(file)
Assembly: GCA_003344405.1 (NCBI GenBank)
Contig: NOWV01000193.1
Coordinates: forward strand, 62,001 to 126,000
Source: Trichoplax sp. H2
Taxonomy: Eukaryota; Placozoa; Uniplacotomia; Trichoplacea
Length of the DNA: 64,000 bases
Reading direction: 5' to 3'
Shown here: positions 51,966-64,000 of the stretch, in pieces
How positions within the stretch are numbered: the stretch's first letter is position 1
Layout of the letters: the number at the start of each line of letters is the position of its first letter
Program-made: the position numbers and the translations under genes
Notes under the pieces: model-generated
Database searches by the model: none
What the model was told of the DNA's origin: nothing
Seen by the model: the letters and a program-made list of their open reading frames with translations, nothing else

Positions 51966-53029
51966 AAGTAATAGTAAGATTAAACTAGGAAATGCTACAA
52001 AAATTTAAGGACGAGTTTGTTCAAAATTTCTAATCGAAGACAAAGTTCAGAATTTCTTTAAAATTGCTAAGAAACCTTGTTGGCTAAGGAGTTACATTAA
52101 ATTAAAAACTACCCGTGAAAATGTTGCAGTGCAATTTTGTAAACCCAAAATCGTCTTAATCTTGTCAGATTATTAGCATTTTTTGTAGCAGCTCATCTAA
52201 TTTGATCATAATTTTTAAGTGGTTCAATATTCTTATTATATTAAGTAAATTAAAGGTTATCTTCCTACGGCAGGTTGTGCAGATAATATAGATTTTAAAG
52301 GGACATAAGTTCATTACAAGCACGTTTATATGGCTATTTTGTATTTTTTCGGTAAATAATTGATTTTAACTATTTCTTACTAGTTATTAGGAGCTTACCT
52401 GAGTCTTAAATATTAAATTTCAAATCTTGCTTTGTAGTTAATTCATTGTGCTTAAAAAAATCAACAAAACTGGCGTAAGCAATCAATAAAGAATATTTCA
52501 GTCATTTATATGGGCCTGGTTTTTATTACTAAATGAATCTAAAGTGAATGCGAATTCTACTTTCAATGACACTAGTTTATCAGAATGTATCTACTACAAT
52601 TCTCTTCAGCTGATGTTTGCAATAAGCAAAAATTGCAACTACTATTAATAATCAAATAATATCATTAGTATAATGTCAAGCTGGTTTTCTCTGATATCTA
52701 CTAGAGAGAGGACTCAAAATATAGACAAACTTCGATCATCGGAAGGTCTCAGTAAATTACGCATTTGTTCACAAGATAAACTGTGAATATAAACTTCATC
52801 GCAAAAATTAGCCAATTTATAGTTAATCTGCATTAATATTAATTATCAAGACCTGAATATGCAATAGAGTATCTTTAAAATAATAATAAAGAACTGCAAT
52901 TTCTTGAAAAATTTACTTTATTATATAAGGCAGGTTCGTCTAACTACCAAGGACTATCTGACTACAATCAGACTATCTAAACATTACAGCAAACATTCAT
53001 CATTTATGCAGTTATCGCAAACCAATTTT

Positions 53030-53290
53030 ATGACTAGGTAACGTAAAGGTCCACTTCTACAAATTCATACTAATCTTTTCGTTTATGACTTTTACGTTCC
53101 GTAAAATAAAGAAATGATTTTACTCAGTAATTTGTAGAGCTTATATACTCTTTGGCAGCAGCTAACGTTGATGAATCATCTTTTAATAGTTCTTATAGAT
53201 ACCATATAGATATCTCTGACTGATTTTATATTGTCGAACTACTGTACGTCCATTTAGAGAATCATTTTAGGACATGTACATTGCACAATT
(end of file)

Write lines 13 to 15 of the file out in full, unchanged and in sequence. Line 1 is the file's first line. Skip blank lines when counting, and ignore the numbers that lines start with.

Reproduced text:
Database searches by the model: none
What the model was told of the DNA's origin: nothing
Seen by the model: the letters and a program-made list of their open reading frames with translations, nothing else